Although dietary fat is essential, higher consumption is associated with multiple diseases. While height might not be affected by fat consumption, weight is definitely affected. An adequate balance of polyunsaturated and monounsaturated fats should be considered while limiting saturated and trans fat products [5]. Protein is considered important for child growth. In particular, milk intake during childhood is crucial for growth and bone development, especially in girls [6].

The World Health Organization recommended that consumption of sugar-sweetened beverages should be reduced to <10% (equivalent to 50 g) of total intake [7] because of the limited nutritional value. However, because chocolate has a certain beneficial amount of protein, it is excluded from the sugar-related recommendations. Fast food is high in calories and low in nutritional value, increasing the risk of weight gain and serious diseases. Among adolescents, the consumption of fast food is highly associated with total energy and fat intake and inversely associated with daily intake of fruit, vegetables and milk [8].

This study aimed to determine the association between various nutritional elements and weight, height, and BMI in children and adolescents in Jeddah, Saudi Arabia.

Materials and Method

This cross-sectional study was conducted in Saudi Arabia, Jeddah and included 653 children aged 2–18 years who were randomly selected in 2015–2016; children older than 18 years were excluded (n=36). The child and family were interviewed using a questionnaire, followed by measurement of the child’s weight and height. Written and verbal consent were obtained prior to completion of the questionnaire by the parents. Ethical approval for this study was obtained from the Research Ethics Committee of our hospital. Study setting: The questionnaire was been distributed randomly in multiple primary health care facilities coming for regular follow up.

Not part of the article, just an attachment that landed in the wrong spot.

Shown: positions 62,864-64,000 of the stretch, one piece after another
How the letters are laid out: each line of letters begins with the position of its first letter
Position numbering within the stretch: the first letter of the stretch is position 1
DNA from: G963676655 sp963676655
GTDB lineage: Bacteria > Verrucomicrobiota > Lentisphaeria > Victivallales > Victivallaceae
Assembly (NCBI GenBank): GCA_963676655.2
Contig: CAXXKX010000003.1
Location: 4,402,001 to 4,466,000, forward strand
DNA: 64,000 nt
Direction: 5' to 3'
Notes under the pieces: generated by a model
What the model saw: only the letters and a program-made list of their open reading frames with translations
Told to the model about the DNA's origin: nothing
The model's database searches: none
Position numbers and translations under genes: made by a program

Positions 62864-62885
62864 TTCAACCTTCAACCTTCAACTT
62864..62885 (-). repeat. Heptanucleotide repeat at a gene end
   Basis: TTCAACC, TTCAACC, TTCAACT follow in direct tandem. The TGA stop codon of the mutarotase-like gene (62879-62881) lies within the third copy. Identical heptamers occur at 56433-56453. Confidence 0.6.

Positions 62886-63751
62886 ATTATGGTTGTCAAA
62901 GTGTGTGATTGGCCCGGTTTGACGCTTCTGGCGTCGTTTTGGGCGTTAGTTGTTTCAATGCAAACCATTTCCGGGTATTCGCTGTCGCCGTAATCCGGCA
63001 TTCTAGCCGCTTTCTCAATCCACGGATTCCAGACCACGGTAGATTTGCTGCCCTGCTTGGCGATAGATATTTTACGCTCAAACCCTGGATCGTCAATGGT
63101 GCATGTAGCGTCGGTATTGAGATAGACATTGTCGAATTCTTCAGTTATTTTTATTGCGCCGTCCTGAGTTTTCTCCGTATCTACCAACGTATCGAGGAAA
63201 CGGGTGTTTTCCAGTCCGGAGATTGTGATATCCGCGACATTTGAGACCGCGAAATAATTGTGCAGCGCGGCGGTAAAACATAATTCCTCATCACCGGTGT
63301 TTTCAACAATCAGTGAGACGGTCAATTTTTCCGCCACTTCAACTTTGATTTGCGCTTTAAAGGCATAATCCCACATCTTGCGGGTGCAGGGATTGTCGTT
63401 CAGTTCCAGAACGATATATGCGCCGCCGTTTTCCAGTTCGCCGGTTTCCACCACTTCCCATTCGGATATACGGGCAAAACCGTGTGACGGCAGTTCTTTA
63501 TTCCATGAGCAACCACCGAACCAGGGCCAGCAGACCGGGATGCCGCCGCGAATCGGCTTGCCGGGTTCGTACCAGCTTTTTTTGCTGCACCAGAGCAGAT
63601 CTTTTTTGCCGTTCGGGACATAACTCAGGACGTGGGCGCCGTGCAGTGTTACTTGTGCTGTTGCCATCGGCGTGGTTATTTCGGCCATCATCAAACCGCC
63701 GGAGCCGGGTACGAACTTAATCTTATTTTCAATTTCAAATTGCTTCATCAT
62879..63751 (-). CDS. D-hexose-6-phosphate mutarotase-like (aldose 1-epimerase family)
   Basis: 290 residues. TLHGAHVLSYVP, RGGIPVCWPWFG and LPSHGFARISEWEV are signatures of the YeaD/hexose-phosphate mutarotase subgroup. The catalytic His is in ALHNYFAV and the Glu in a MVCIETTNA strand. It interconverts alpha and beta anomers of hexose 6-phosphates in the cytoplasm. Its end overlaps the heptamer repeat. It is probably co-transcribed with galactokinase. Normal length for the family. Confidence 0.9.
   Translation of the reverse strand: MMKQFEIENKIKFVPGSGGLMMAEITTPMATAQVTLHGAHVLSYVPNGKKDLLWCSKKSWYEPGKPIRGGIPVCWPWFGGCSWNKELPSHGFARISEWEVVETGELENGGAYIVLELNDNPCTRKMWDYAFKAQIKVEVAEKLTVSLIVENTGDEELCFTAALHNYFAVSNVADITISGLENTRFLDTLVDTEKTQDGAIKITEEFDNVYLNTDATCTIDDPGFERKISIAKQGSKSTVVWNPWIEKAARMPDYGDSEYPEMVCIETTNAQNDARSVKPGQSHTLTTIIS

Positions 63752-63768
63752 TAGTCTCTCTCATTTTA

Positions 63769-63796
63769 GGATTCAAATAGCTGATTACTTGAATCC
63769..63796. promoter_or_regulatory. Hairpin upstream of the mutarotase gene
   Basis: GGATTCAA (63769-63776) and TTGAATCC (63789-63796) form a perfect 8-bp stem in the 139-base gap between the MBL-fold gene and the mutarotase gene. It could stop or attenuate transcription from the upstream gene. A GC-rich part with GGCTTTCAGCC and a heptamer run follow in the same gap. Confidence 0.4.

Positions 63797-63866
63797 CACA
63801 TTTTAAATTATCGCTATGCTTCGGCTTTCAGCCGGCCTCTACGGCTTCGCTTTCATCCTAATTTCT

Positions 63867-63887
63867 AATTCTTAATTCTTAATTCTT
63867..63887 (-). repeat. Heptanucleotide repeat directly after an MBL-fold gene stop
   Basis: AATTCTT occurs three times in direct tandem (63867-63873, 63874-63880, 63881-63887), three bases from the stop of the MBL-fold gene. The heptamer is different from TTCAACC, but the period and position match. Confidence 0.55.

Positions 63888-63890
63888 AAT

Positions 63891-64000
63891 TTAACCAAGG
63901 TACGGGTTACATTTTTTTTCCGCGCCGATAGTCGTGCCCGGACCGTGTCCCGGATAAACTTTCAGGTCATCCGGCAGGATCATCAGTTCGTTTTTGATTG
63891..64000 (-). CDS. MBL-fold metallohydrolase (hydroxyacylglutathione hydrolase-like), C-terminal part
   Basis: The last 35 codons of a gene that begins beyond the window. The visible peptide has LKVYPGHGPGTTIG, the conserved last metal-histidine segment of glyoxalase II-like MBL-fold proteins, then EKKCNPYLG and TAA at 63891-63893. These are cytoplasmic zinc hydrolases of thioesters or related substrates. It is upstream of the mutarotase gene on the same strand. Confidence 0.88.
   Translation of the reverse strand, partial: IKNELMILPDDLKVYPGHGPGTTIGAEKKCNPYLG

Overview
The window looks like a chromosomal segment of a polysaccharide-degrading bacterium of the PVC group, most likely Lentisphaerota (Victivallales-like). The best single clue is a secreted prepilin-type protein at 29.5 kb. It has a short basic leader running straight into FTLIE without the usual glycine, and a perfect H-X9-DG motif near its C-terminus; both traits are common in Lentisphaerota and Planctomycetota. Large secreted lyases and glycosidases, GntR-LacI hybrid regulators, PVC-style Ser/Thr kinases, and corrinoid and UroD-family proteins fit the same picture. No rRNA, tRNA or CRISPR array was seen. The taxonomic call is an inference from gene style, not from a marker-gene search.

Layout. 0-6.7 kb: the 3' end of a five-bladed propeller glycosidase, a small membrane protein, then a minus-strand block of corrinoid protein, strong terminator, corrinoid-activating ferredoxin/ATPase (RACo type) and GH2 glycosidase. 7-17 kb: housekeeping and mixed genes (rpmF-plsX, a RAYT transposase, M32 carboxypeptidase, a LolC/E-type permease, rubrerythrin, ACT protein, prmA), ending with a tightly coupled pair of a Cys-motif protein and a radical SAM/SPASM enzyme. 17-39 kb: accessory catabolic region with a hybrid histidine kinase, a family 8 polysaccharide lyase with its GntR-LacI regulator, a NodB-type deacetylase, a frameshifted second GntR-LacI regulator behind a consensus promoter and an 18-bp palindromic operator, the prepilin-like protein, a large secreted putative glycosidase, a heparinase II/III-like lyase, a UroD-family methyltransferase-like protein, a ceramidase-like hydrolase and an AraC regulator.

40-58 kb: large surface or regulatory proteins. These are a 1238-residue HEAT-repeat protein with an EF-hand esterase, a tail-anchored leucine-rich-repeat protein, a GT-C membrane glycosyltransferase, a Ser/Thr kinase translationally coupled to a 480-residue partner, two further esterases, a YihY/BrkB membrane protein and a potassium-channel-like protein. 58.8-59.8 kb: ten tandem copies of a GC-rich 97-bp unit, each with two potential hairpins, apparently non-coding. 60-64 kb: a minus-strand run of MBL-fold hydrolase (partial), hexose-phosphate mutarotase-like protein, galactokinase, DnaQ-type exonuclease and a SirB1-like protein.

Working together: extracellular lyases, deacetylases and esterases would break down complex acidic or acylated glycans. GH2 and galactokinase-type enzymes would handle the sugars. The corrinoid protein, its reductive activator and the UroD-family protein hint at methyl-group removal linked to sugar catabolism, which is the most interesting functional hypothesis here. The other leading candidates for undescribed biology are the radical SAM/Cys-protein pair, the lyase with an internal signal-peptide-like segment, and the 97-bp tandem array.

The questionnaire consisted of general demographic information, anthropometric measurements and current frequency of intake (day, week or rarely) of protein (eggs, meat, chicken and fish), carbohydrates (bread, rice, macaroni and potatoes), fat (fried food, oils, butter and margarine) and legumes (beans, lentil and homos). A specific questionnaire was used to collect the frequency of intake (day, week or rarely) of milk, juice, fruits, vegetables, fast food, soft drinks and sweets.

Anthropometry Measurements

Weight was measured in kg on a scale, with the subjects in light clothing without shoes. Height was measured in centimetres using a medical height scale. BMI was defined as weight in kilograms divided by height in metres squared (kg/m2) [8]. Weight and height percentiles were determined for each subject according to the Centres for Disease Control and Prevention (CDC) growth chart [9]. Normal weight was in the 5th–95th percentiles, and normal height was in the 5th–95th percentiles.

Statistical Analysis

Data was entered, coded, and analysed using statistical package for social science (SPSS), version 16. The analysis was done by finding the difference in BMI kg\m2, height cm and weight SDs means among dietary factor by using one-way ANOVA test after checked all assumptions. Also, Welch test was using whiles the assumption of homogeneity of variance not satisfied by levene test. Percentages and frequencies of dietary factors frequency were calculated as descriptive statistics. The results were considered to significant with P(less than) 0.05. For these analyses, frequency of intake was categorised as daily, weekly or rarely. Daily represent the intake once or more than once a day while weekly represents the intake of nutrition every week. And rarely represents the intake from time to time or rarely.

Results